The best external graphics cards for gaming

Get more frames than an optometrist shop.

Image via Nvidia

No matter how a gaming laptop is marketed and sold, it’s still a laptop. While portable, this comes with a constraint on power implemented through both size and form factor. There’s only so much power anyone could squeeze in while keeping laptops cool and carryable. Thankfully, gamers can plug in external Graphical Processing Units, or eGPUs, to push those frames and resolutions to where they belong. Here are the five best eGPUs on the market, so you have to spend less time comparing and can spend more time gaming.

AKiTiO Node

Akitio Node Titan Thunderbolt 3 eGPU Enclosure with 650W PSU
  • Lightning fast graphics: Thunderbolt 3 port for up to 40Gb/s speed
  • Satisfies power hungry cards: 650W power supply
  • Play or work while charging: up to 85W for notebook charging
  • Spacious design: enables use of large double-width graphics cards
  • 3 Year OWC Limited Warranty
  • Best for users wanting a simple solution.

A no-frills case offering up to 650W with its built-in power supply, the AKiTiO Node is notable for being a simple product that does what it claims. However, the issue could come about that the Node simply cannot house the biggest and newest cards in the modern market. This product supports only 2 PCIe slots, limiting some cards, and users will want to purchase a longer Thunderbolt cable as the included one is very short.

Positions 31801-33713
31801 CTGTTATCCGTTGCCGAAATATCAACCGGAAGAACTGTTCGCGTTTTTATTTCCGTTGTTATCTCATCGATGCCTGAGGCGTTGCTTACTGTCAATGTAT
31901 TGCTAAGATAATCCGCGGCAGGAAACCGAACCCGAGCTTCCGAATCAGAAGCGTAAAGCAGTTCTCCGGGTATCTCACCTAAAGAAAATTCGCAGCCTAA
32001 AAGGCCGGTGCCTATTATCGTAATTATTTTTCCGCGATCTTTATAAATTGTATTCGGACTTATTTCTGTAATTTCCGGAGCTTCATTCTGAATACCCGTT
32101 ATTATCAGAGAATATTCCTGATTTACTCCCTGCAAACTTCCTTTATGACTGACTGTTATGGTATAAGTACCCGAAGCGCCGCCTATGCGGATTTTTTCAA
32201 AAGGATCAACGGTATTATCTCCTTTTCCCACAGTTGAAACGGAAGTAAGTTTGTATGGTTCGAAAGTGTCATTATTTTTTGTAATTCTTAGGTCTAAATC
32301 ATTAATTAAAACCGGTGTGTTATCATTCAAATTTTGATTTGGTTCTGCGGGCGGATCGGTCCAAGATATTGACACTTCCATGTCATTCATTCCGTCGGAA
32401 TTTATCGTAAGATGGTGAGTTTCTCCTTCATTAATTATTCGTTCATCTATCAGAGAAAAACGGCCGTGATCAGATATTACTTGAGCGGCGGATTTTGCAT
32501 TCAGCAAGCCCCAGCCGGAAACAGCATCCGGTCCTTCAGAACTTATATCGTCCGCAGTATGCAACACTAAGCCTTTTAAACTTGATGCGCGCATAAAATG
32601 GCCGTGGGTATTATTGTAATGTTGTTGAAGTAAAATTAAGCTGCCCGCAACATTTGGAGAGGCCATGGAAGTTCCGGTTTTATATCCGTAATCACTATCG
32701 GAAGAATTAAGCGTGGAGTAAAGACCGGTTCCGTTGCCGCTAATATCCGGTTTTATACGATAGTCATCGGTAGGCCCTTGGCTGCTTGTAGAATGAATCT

The size factor between Nvidia’s 20 and 30 series, and again from the 30 to 40, shows that cards will likely get larger as many experts have stated that Moore’s law has been dashed to the wayside after fifty years of relevancy. The PSU is not upgradeable for the Node and can power the GPU while charging the laptop at an additional 85W.

ASUS XG Station Pro

Image via ASUS
  • $350
  • Best for professionals and office environments

Compatible with cards up to Nvidia 3070, sans the Strix series, this functional product holds a GPU and offers connectivity to laptops with a Thunderbolt 3 port. This is the refactoring of the ill-received ASUS ROG XG-Station 2, and it comes with an external power brick that can push 300W to the GPU. For some power users, this may be its downfall, but the RTX 3070 only pulls 220W from factory with overclocking resulting in pulls up to 250W. It does sacrifice power to the laptop in this design decision; however, additional components allow users to combine two power bricks to bring the power to 660W.

The clean look and small footprint marry well with the forced airflow fans, resulting in a total package that won’t break the bank, and won’t disappoint. It’s also one of the quietest eGPU cases, with measured zero decibels emitted while idle. Officially certified to work with Macs and Windows 10, and with a built-in dust mesh tray that helps keep pet hair away from precious mechanics, the ASUS XG Station Pro is a fantastic selection for anyone looking for a more professional appearance with their eGPU purchase.

AORUS Gigabyte Gaming Box (Revision 2)

Image via Amazon
  • Starting at $1,300
  • Best for those that want a simple set-up